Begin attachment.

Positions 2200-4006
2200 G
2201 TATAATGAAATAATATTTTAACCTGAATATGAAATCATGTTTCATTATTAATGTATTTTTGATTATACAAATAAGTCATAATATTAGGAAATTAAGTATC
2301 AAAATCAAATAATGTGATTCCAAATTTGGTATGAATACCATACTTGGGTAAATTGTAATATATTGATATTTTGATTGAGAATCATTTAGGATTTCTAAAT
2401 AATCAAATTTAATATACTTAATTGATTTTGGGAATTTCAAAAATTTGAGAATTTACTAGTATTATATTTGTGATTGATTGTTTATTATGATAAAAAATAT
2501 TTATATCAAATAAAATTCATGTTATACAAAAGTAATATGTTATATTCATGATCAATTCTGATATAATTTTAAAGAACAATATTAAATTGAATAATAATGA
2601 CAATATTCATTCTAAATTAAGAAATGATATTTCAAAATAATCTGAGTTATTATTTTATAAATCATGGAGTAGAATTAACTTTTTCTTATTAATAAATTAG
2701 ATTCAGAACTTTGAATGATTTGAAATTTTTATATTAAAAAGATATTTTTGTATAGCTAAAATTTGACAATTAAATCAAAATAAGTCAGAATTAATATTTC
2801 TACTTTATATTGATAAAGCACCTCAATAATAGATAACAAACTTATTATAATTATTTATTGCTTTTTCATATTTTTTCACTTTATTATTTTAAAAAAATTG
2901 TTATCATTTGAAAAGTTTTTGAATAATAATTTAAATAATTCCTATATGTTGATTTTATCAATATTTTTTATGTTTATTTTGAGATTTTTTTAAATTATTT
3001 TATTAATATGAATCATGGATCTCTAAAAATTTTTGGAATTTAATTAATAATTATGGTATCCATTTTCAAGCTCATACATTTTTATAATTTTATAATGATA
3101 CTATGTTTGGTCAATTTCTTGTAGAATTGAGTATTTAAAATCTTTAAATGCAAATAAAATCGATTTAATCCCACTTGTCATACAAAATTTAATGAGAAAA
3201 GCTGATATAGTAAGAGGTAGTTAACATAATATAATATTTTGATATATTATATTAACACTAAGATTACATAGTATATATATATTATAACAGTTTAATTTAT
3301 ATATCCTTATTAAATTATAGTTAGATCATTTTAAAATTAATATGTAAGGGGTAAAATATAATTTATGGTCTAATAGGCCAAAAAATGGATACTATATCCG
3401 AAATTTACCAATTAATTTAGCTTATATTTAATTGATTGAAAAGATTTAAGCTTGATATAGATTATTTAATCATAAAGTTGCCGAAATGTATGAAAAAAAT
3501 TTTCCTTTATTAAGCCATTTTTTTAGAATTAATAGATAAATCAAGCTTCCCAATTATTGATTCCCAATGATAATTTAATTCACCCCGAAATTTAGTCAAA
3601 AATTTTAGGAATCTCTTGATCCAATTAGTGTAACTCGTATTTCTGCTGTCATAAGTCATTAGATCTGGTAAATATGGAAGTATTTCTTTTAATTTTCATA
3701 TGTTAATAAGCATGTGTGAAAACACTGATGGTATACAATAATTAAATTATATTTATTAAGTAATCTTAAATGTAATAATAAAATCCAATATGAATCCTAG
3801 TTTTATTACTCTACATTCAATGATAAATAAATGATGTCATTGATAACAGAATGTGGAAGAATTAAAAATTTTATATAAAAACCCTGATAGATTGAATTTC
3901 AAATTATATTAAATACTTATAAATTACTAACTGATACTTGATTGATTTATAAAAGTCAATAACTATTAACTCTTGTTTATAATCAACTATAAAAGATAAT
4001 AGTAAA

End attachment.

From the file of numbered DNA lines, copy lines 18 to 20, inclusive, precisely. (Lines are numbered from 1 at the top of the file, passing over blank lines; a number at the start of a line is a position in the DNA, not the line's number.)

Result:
3701 TGTTAATAAGCATGTGTGAAAACACTGATGGTATACAATAATTAAATTATATTTATTAAGTAATCTTAAATGTAATAATAAAATCCAATATGAATCCTAG
3801 TTTTATTACTCTACATTCAATGATAAATAAATGATGTCATTGATAACAGAATGTGGAAGAATTAAAAATTTTATATAAAAACCCTGATAGATTGAATTTC
3901 AAATTATATTAAATACTTATAAATTACTAACTGATACTTGATTGATTTATAAAAGTCAATAACTATTAACTCTTGTTTATAATCAACTATAAAAGATAAT